How do we conceptualise the end of the world? What of the many worlds that have already ended? As anthropogenic climate change, increasingly polarized politics, and the COVID-19 pandemic anticipate the end of worlds, the idea of the apocalypse is gaining traction in popular and scholarly discourses. Apocalyptic imaginaries saturate artistic practices, media-narratives, political debates, socio-economic discourses and speculative imaginations.
Simultaneously, apocalypses and their imagined aftermaths produce emancipatory and creative potentials that engage the possibility of plural worlds, embodied futurities, and non-linear temporalities.
The first funding period of CAPAS explores ideas of apocalyptic and post-apocalyptic worlds resulting from global transcultural and transversal processes. It will establish a theoretically sharpened terminology, and gather a culturally, disciplinarily differentiated, yet transdisciplinary imaginary of the (post-)apocalyptic. Special attention will be devoted to the main regional research foci at Heidelberg University: South/East Asia and the Americas.
Due to current events, the first groups of fellows will analyse the apocalyptic imaginary that frames the COVID-19 pandemic as well as other imaginaries with a special focus on in Asia, Europe and Latin America, and will take into account the respective “post-apocalyptic” vision or course of action.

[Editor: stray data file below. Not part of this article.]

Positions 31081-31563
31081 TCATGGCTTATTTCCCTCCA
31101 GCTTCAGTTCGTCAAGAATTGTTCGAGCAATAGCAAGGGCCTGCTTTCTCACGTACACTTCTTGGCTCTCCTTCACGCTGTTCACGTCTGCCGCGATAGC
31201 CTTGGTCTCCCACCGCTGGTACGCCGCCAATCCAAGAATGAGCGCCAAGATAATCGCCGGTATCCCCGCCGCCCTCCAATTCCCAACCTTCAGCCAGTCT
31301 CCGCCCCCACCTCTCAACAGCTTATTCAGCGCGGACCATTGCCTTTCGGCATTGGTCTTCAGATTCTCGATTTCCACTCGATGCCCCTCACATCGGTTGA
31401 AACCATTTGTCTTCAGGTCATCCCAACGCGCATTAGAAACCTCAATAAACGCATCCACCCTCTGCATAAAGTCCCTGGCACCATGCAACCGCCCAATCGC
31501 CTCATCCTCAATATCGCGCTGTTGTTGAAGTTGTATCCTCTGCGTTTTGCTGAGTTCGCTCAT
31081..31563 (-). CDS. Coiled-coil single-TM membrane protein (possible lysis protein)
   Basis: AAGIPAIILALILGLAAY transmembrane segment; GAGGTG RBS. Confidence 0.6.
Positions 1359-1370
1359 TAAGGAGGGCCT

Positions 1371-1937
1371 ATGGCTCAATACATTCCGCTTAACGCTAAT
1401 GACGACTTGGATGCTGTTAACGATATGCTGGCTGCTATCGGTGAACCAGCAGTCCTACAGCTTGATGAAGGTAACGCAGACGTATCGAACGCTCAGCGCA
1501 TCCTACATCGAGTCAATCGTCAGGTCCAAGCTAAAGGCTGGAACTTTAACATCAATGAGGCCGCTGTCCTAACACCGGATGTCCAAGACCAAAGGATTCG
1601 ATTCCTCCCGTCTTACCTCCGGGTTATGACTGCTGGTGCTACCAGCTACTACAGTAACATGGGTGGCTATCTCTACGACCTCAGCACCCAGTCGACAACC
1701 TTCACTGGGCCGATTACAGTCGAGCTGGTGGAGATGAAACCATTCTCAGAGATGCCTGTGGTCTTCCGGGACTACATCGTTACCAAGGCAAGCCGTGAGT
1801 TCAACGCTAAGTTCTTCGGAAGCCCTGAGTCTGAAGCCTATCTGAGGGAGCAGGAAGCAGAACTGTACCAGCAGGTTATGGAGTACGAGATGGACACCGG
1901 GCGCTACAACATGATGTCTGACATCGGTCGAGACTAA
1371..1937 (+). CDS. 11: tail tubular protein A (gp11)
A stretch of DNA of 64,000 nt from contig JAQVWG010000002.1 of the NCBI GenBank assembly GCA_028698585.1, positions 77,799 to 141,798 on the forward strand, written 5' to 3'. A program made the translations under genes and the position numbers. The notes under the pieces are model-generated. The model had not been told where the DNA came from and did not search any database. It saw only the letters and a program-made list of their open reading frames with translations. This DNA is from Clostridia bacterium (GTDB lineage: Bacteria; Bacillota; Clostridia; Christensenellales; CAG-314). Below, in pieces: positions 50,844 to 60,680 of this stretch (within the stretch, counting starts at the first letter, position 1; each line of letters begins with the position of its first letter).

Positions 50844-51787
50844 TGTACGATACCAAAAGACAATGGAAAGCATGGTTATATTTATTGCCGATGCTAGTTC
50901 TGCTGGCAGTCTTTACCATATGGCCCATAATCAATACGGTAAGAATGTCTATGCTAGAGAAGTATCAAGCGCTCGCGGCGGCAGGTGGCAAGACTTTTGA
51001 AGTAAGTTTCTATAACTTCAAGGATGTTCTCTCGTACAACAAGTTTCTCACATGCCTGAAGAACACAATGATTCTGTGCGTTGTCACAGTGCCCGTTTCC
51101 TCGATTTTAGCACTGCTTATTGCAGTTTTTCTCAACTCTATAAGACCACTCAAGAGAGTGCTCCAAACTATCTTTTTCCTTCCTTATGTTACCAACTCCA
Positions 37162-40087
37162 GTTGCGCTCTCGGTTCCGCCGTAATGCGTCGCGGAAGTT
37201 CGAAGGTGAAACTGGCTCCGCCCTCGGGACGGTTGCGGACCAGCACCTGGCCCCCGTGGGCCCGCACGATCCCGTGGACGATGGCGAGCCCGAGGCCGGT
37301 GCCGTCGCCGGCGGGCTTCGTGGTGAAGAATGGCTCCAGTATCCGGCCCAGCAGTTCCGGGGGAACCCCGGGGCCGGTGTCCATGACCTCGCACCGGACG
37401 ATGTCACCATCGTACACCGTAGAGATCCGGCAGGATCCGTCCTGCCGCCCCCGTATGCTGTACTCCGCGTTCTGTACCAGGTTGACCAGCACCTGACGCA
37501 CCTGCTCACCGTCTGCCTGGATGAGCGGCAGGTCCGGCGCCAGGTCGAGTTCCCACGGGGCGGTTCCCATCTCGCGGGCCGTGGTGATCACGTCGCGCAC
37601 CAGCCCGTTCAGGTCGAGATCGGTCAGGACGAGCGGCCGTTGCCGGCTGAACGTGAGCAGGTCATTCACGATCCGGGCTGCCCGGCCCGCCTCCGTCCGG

Following fellow groups will continue to address apocalyptic and post-apocalyptic imaginaries with a special focus on Europe and (Latin) America and on Europe and Asia respectively.
The last group of fellows of the first funding period focuses on the synthesis of previous research: It analyses (post-)apocalyptic imaginaries in a comparative perspective. The aim is to distinguish them from other scenarios of radical transformation such as change, crises, or catastrophes.
Associated research projects
The Käte Hamburger Center for Apocalyptic and Post-Apocalyptic Studies also functions as a platform and connecting point for associated research projects and collaborations related to the scientific and practice-oriented work of the center. These can be additional third-party funded projects of CAPAS members or further projects in cooperation with other institutions and researchers, including current or former Fellows.
Each year we invite ten international fellows, who engage with the topic of the apocalypse in a series of projects, lectures, and workshops. Many of our fellows’ discussions and projects are presented on PubPub to open them to a broader audience and to encourage transdisciplinary knowledge transfer between our cohorts and international academics engaged in the complexities of the apocalypse. Our fellows’ contributions appear as work in progress and may collate collaborative projects, interdisciplinary exchanges or article drafts.